Moves by Fidelity and many rivals to slash commissions on many trades to zero in late 2019 set the stage for the large uptick in 2020. Those cuts, along with other innovations like the industry’s broad embrace of trading in fractional shares, was then coupled with a transition to remote work that gave many Americans the spare time to place bets.
“A couple years ago, the sense was the brokerage industry was consolidating and the business was dying,” said
director of wealth management at Javelin Strategy & Research. “Now you have the perfect storm.”
The latest wave of newcomers has skewed younger and is more diverse than what many wealth managers normally attract, Mr. Ryan said. “They’re incredibly important customers,” he said. “Younger investors are, on balance, going to have smaller accounts. But the earlier investors start, clearly the greater the potential for substantial income growth.”
Their arrival has raised the stakes in asset management. Many in the industry have for years fretted over a future beyond wealthy baby boomers. But now there is an opportunity to attract younger customers just as they enter the market for the first time, and firms are trying to position themselves to benefit.
Fidelity’s strategy during this boom appears to be to offer as much as possible, knowing some of those services will bring in little or no fees.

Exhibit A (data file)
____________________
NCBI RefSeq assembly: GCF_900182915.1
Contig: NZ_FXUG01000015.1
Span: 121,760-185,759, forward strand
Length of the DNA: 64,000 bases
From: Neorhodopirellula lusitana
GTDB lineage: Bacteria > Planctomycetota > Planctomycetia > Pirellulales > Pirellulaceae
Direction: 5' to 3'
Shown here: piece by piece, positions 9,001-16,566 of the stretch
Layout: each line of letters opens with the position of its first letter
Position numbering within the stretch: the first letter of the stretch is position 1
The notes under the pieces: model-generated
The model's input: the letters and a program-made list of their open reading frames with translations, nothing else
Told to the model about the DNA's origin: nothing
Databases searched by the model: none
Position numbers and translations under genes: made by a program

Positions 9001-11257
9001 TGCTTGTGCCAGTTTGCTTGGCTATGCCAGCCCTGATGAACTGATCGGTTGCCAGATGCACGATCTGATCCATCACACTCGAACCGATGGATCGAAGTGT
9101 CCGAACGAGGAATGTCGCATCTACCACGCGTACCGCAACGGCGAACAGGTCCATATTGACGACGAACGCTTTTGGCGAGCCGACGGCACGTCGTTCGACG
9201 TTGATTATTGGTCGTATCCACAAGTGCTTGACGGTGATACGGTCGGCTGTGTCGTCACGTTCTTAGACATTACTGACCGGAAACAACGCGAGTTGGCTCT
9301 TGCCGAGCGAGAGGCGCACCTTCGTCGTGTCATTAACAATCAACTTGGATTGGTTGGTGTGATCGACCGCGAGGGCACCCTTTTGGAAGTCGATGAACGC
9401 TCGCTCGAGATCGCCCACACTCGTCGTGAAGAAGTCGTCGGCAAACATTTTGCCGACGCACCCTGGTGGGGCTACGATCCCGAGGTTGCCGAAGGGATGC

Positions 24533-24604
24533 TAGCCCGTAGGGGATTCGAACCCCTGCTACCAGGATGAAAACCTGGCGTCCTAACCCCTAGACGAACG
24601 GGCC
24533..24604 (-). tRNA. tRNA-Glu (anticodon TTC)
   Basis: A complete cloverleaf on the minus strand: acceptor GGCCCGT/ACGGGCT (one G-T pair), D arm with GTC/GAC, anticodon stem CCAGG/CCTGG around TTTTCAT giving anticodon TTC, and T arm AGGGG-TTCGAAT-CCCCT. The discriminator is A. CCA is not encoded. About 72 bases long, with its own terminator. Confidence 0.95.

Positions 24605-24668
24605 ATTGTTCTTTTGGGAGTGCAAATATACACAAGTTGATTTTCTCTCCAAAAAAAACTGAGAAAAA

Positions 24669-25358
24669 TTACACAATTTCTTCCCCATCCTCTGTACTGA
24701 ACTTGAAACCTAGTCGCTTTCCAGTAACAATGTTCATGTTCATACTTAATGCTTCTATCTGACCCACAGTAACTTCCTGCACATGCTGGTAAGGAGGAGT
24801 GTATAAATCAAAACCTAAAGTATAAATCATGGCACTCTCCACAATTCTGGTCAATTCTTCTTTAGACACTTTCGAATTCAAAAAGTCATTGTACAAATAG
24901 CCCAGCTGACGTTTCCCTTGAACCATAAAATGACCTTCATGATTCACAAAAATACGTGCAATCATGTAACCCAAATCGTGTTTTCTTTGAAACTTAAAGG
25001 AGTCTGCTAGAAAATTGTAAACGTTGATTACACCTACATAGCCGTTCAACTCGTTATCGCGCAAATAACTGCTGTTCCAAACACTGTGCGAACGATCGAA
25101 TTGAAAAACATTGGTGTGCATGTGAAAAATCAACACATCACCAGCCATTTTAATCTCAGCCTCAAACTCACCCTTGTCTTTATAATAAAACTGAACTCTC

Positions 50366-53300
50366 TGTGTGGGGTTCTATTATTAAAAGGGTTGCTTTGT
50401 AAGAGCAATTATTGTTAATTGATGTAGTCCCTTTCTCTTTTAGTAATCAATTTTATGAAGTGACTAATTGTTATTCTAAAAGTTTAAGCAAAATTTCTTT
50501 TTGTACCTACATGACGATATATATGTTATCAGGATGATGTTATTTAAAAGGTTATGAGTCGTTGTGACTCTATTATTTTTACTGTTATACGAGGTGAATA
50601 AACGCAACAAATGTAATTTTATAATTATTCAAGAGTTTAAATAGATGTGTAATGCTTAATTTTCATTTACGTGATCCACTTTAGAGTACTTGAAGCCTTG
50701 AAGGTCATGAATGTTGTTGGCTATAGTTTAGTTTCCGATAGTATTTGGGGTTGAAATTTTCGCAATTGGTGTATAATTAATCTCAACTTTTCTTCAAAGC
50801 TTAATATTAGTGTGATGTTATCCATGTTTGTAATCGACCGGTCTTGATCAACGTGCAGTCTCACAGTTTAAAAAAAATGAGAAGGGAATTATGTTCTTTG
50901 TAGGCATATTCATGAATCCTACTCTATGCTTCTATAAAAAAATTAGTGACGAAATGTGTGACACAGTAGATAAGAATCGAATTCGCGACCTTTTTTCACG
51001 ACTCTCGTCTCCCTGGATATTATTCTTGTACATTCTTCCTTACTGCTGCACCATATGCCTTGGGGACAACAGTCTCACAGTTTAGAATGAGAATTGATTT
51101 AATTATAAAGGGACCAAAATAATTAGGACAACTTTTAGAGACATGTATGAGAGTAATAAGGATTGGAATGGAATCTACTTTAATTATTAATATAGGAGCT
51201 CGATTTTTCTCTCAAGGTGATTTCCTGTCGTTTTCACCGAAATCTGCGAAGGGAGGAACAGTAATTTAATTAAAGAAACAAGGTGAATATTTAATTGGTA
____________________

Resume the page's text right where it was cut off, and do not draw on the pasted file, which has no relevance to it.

Whether this strategy is working already is tough to tell. Controlled by the Johnson family since 1946, Fidelity offers few disclosures on the profitability of its businesses. How exactly the firm matches up with its publicly traded rivals such as
Charles Schwab Corp.
remains a mystery to most outside Fidelity’s Boston headquarters.
FMR LLC, the firm’s parent company, earned $6.87 billion in 2019 on $20.9 billion in revenue.
There are some clear strategic differences between Fidelity and rivals in how they make money.
In 2015, Fidelity stopped taking payments from market-makers for routing stock trades their way, an industrywide practice. Fidelity did keep its own market-making desk, allowing the firm to match its clients’ orders and collect the spread between the bid and ask prices. Fidelity doesn’t own a banking unit, limiting how much interest income it can collect from customers’ cash.
The company gets a cut of the fees other money managers charge clients who buy their funds on the Fidelity platform. The bigger that platform grows, the more bargaining power Fidelity wields with managers that want to stay there. The firm is also paid to manage the back-office operations for independent advisers and brokers. And when a customer ends up turning to one of those firms for advice, Fidelity can earn a referral fee.
Despite the big year, some aren’t so sure Fidelity is getting more than its share of potential individual investors.
editor of Fidelity Monitor & Insight, an independent investing newsletter, said Fidelity’s Women’s Leadership Fund, a mutual fund that invests in companies that value women leaders, recently caught the attention of his 30-year-old daughter. As for his son and stepson, each still in college: They both set up Robinhood accounts this past year, he said.
“What I don’t know is if it’s the kind of place young people want to go,” he said. “They view these larger firms as somewhat ‘old school.’”
Write to Justin Baer at [email protected]